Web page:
It was at this point that Nikki (a raving Trekkie, whose doodlings appear elsewhere in this issue) decided that Star Trek had not been represented well at the convention, particularly in relation to Doctor Who. She therefore organised her own discussion in one of the workshops on the final day, and got a reasonable turn-out considering the last minute publicity. This shows the flexibility of such conventions : the organisers were perfectly happy to let someone come along and "do their own thing" at the last minute. Try pulling a stunt like that at Panopticon. I doubt you'd even be able to find someone to ask, since they seem to spend most of their time chatting to guests in their hospitality suite. At Follycon the guests mingled in the bars and attended events as members of the audience, with the organisers readily accessible in the operations room.

Before moving on, I'll mention two activities tucked away in a small corner at Follycon: a Star Trek wargaming scenario, and a very large jigsaw. These may seem trivial, but are good examples of the planning involved in the convention. Whenever you didn't feel like attending one of the other events, you could always go along and involve yourself. (It gives great satisfaction to wander along at three in the morning and manage to fit another piece into the jigsaw.)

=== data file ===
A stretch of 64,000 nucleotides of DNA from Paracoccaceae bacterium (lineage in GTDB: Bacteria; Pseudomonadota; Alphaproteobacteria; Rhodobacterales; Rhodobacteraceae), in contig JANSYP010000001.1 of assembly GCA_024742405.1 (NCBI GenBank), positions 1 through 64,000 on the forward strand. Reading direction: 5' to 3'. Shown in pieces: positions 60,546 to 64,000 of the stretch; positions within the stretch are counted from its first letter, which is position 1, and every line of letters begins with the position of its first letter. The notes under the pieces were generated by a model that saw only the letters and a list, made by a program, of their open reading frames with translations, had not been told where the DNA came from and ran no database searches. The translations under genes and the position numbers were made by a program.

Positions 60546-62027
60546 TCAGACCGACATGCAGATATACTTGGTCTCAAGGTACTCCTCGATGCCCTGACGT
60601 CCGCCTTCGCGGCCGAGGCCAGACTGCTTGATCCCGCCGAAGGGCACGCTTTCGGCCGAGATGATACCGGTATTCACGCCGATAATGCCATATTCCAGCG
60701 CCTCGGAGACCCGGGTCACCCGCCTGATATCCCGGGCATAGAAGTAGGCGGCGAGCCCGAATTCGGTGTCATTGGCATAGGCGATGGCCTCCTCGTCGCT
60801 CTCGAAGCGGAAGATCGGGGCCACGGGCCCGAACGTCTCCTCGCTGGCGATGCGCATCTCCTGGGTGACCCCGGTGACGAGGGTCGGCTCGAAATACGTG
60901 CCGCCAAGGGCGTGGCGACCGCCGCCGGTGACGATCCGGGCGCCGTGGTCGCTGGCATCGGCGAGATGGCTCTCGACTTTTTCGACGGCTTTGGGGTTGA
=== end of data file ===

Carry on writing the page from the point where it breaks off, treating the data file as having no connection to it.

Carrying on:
Right. You've probably got the idea that Follycon was good, but what has it got to do with Panopticon? (No smart remarks, David.) Actually, quite a lot. I will admit that the two events set out to achieve different objectives, and will therefore work in different ways. Indeed, they are aimed at different sections of the population : Doctor Who fans tend to be male, aged between fifteen and thirty, whereas general science fiction fans are split evenly between male and female, and are generally considerably older. Even so, the organisation of the two events is very similar, being based around a committee system (although the Follycon committee had to bid for the rights to hold the convention, as opposed to Panopticon which has the same committee year after year). Hence what works for Follycon should also work for Panopticon.